As Europe continues to lag behind, Asia surges ahead and the United States is recovering well, signalling a strong start to the year for the luxury industry.
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Hainan island – one of the stop-offs for Watches and Wonders 2020 – reels in tourists and Chinese shoppers with its beaches, palm trees and duty-free malls, a sector that is now opening to competition. Richemont is in the running through a collaboration with China Duty Free Group and a stake in Dufry.
In the space of a year, Farfetch has become the one to watch in luxury e-commerce, a position confirmed by the billion-dollar investment by Richemont and Alibaba in the company, which is still reporting losses, and by its share price performance. In the twelve months to February 18, Farfetch stock gained almost 450%.
As confirmed by Richemont’s third-quarter results, jewellery sales remain strong to the point that jewellery is the most promising segment in the personal luxury goods market. Driving this growth: changing purchasing patterns and soaring demand among Chinese customers.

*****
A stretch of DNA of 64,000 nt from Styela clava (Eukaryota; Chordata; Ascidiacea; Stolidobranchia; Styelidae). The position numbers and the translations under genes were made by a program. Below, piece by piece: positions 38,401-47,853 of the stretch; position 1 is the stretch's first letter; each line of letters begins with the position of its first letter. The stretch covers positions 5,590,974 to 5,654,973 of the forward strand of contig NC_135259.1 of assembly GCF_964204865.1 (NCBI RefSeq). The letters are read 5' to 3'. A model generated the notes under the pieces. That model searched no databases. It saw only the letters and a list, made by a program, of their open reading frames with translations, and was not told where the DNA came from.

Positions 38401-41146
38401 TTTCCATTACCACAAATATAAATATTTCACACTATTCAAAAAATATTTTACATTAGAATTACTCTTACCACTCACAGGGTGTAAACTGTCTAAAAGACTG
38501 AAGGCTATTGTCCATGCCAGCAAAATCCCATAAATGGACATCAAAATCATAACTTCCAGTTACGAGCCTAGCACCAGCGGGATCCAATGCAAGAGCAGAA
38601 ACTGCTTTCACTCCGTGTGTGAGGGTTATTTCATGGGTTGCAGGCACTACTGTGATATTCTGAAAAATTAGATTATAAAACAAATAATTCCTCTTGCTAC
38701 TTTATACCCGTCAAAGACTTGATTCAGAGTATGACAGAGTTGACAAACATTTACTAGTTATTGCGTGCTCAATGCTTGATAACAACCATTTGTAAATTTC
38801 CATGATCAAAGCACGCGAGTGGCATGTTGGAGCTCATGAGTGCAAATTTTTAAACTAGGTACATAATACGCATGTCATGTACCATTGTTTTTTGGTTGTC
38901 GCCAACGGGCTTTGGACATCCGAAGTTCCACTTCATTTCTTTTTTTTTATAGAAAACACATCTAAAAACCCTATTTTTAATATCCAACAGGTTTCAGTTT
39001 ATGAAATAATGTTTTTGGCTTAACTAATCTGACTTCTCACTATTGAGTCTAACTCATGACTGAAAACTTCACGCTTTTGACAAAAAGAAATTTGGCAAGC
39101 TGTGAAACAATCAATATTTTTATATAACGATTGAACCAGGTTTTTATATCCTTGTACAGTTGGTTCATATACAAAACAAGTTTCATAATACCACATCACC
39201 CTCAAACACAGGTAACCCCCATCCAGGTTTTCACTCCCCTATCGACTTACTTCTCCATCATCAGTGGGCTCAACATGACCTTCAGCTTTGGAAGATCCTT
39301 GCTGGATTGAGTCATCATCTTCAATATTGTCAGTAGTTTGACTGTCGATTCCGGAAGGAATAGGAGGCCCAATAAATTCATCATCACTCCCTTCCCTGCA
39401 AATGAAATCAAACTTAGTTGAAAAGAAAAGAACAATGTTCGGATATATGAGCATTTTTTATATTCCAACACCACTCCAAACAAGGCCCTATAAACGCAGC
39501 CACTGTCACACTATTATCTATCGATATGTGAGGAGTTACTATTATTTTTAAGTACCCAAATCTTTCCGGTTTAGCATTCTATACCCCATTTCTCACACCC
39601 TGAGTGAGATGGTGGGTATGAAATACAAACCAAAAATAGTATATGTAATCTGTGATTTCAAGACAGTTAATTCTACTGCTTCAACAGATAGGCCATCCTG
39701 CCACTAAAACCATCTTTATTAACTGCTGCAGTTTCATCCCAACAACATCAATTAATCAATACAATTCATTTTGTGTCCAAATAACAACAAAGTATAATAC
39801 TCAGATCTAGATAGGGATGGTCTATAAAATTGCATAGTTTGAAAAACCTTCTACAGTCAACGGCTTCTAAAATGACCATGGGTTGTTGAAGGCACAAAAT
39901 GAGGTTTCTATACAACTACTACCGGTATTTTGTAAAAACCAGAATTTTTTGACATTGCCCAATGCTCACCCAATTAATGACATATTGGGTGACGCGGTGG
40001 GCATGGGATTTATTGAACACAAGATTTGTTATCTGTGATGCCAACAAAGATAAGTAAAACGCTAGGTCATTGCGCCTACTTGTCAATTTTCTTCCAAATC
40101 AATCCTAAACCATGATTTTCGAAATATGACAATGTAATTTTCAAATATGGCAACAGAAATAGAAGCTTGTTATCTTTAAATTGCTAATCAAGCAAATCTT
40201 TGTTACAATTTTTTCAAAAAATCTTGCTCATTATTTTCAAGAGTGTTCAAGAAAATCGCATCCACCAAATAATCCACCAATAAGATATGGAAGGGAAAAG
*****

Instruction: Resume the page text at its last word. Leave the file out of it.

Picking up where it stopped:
After a forecast decline of 23% in 2020, Bain & Co expects the personal luxury goods market to gain in the region of 15% this year. All eyes are on the evolution of Covid-19, macroeconomic factors and the return of international travel.
Over the past twelve months FHH Journal has reported on watch industry news, covering everything from the markets to brands and their products. Here, in brief, are some of the events that marked this unusual year.
Switzerland’s Richemont, China’s Alibaba and France’s Artémis (Kering) are to invest over a billion dollars in British marketplace Farfetch in a bid to dominate the Chinese online luxury market. The race with Amazon is on.